Cookbook with the best practices of the European project Eurega has been published

This Cookbook is one of the main deliverables of the first phase of the Interreg Europe Eurega project. The project brings together partners from multiple European countries – the Netherlands, Finland, Spain, Ireland, Greece, Romania and Hungary. The partners all have the same overarching aim to support and influence regional policies for SME’s working in the gastronomy sector. This Cookbook can be seen as a summary of what has been discussed and learned during the implementation of the project. It also serves as a source of inspiration for the partners to continue the useful cooperation they have built up with their regional stakeholders. Finally,  the  document  includes recommendations which could be useful for other regions in Europe with similar challenges and objectives.

The project was inspired by the fact that despite the food sector’s economic potential, and food and gastronomy’s potential of creating distinction and attraction in the global arena, and the ability of impacting multiple aspects of social life by creating collaboration between different sectors, European food and gastronomy are underestimated as cultural heritage and regional economic development driver and are not utilized effectively as public diplomacy instruments. The following section gives an outline of how food and gastronomy are potential drivers of regional development and of how the EUREGA project contributes to this recognition.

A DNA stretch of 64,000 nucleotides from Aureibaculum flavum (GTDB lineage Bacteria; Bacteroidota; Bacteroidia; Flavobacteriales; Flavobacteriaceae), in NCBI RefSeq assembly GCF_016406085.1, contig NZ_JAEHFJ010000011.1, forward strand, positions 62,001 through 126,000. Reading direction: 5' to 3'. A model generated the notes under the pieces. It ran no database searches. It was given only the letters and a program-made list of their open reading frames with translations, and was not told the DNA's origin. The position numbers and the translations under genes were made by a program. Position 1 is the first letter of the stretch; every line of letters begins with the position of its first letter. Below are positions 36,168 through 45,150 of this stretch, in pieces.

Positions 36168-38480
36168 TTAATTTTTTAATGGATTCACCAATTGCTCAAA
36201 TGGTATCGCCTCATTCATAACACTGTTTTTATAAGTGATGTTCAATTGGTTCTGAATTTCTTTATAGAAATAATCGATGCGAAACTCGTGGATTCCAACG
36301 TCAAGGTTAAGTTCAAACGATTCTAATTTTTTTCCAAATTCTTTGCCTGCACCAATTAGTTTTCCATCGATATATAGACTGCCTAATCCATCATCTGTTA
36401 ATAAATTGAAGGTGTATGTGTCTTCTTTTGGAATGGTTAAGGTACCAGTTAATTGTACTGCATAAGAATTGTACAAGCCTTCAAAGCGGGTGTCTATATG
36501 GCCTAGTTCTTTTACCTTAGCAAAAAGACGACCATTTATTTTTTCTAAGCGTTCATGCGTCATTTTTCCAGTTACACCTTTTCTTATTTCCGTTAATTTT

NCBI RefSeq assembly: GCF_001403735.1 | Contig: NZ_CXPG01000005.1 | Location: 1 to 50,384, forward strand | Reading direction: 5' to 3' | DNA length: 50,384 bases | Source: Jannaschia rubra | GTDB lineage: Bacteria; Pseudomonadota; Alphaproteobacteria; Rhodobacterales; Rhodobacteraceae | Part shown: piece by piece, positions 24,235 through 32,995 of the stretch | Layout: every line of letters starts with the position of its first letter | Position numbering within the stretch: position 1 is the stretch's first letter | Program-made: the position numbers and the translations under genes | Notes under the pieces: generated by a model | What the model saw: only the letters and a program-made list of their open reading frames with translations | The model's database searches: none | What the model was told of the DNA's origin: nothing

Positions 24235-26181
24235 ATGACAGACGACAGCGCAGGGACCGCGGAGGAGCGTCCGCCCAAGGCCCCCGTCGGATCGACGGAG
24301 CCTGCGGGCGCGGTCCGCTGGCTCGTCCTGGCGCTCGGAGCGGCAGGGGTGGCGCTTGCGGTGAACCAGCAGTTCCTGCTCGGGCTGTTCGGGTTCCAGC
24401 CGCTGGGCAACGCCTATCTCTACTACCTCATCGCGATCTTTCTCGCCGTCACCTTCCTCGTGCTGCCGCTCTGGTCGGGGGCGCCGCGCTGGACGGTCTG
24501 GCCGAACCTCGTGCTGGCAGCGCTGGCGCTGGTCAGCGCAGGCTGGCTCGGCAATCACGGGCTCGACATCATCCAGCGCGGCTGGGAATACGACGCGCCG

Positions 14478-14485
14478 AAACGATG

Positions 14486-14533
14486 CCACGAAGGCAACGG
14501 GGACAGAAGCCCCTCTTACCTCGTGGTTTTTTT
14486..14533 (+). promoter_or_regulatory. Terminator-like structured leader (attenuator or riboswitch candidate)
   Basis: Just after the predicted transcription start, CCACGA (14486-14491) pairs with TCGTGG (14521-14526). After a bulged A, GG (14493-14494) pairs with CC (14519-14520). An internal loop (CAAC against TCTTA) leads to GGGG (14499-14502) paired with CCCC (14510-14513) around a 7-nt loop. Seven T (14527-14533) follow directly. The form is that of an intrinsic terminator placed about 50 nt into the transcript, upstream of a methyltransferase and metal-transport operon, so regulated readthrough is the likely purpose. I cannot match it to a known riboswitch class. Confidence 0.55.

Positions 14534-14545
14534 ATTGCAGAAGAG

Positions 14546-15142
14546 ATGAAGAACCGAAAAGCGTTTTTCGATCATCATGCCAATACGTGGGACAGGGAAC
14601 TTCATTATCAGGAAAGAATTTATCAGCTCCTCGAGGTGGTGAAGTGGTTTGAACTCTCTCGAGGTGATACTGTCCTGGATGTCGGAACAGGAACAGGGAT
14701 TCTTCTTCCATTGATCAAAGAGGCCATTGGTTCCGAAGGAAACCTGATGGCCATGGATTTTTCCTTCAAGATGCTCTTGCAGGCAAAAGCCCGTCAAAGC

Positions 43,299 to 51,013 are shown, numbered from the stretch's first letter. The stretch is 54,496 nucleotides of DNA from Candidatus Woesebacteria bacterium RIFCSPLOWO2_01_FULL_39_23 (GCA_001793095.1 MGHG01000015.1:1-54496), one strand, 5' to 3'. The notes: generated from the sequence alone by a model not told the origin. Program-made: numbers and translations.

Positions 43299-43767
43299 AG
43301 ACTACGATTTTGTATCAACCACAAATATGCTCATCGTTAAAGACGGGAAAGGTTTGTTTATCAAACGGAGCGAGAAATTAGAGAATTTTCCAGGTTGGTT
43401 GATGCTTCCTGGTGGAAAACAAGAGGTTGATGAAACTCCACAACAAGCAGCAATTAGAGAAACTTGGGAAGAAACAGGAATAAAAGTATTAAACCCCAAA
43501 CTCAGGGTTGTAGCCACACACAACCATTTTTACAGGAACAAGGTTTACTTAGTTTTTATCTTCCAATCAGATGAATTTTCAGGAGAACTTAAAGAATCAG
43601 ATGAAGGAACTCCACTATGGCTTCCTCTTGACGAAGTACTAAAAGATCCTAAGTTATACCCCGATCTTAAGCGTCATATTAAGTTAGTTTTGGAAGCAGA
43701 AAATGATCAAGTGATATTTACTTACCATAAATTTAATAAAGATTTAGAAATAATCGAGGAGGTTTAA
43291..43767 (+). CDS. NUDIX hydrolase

As competition between regions keeps increasing in the global arena, local culture is becoming an increasingly valuable asset in creating attraction and driving economic growth. Gastronomy and food being social and cultural heritage, being central to identity formation (Hjalager, Richards 2002), as well a major contributor to Europe’s economy, play an essential role in this process. Food has a multifaceted connecting role in society and sustainable food systems are supportive of sustainable communities. It impacts people’s lifestyles, habits, health and is central to planning for land, water, energy, transport and eco-system services. Food related business activities stimulate collaboration with multiple other sectors – such as tourism, agriculture, hospitality, education, well-being, handcraft, etc. (Cavicchi, Stancova; 2016)


Regarding its economic potential, food and drink industry is the biggest manufacturing sector in the European Union in terms of jobs and value added. According to Eurostat data published in 2019 the industry generated a yearly turnover of €1,192 billion and a value added of €230 billion. It maintains the characteristic of a stable, resilient and robust sector by maintaining stable growth over the past 10 years and it is a key job provider and relatively stable employer by employing 4.72 million persons. The food industry accounts for 290,000 SMEs that generate 50% of the industry’s turnover and provide two-third of the jobs within the sector. Therefore, their contribution to growth is crucial. (Food & Drink Industry Europe; 2019).

Although the EU food and drink industry is generally competitive on a global scale as European specialties are well appreciated overseas, products are of high quality, healthy and safe,  the  relative competitiveness of the sector compared to other world food producers has experienced a decrease. It has seen a slower growth in labour productivity and added value. The European Commission has taken multiple initiatives in order to improve the competitiveness of the regions food industry and thereby it’s contribution to the region’s attractiveness and economic growth.

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